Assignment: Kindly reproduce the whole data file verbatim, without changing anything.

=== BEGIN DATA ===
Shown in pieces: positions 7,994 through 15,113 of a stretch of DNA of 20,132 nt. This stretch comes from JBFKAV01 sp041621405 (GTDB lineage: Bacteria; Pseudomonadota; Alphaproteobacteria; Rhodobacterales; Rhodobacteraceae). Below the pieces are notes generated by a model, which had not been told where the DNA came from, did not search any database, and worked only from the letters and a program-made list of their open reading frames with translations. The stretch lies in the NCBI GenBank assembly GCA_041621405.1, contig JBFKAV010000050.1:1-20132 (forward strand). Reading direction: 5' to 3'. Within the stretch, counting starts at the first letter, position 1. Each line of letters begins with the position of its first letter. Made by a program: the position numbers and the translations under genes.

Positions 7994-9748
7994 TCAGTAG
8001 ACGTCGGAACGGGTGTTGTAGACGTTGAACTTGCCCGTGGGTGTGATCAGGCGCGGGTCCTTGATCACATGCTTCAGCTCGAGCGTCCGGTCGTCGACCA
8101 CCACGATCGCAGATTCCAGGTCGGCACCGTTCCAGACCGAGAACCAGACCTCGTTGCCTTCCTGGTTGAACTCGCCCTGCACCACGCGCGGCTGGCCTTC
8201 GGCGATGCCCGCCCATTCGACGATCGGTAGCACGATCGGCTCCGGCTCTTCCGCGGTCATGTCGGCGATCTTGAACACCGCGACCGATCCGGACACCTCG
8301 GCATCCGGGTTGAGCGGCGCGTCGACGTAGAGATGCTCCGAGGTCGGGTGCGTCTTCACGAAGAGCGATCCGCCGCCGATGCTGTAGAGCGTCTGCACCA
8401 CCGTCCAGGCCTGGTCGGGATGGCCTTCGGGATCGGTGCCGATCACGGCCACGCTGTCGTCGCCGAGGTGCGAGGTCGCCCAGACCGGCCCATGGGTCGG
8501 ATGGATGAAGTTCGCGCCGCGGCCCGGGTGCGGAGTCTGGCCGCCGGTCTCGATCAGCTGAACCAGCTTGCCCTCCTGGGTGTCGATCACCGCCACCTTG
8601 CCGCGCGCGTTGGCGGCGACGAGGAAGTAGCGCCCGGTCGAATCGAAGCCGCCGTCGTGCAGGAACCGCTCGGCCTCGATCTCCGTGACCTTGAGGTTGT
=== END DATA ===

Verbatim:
Shown in pieces: positions 7,994 through 15,113 of a stretch of DNA of 20,132 nt. This stretch comes from JBFKAV01 sp041621405 (GTDB lineage: Bacteria; Pseudomonadota; Alphaproteobacteria; Rhodobacterales; Rhodobacteraceae). Below the pieces are notes generated by a model, which had not been told where the DNA came from, did not search any database, and worked only from the letters and a program-made list of their open reading frames with translations. The stretch lies in the NCBI GenBank assembly GCA_041621405.1, contig JBFKAV010000050.1:1-20132 (forward strand). Reading direction: 5' to 3'. Within the stretch, counting starts at the first letter, position 1. Each line of letters begins with the position of its first letter. Made by a program: the position numbers and the translations under genes.

Positions 7994-9748
7994 TCAGTAG
8001 ACGTCGGAACGGGTGTTGTAGACGTTGAACTTGCCCGTGGGTGTGATCAGGCGCGGGTCCTTGATCACATGCTTCAGCTCGAGCGTCCGGTCGTCGACCA
8101 CCACGATCGCAGATTCCAGGTCGGCACCGTTCCAGACCGAGAACCAGACCTCGTTGCCTTCCTGGTTGAACTCGCCCTGCACCACGCGCGGCTGGCCTTC
8201 GGCGATGCCCGCCCATTCGACGATCGGTAGCACGATCGGCTCCGGCTCTTCCGCGGTCATGTCGGCGATCTTGAACACCGCGACCGATCCGGACACCTCG
8301 GCATCCGGGTTGAGCGGCGCGTCGACGTAGAGATGCTCCGAGGTCGGGTGCGTCTTCACGAAGAGCGATCCGCCGCCGATGCTGTAGAGCGTCTGCACCA
8401 CCGTCCAGGCCTGGTCGGGATGGCCTTCGGGATCGGTGCCGATCACGGCCACGCTGTCGTCGCCGAGGTGCGAGGTCGCCCAGACCGGCCCATGGGTCGG
8501 ATGGATGAAGTTCGCGCCGCGGCCCGGGTGCGGAGTCTGGCCGCCGGTCTCGATCAGCTGAACCAGCTTGCCCTCCTGGGTGTCGATCACCGCCACCTTG
8601 CCGCGCGCGTTGGCGGCGACGAGGAAGTAGCGCCCGGTCGAATCGAAGCCGCCGTCGTGCAGGAACCGCTCGGCCTCGATCTCCGTGACCTTGAGGTTGT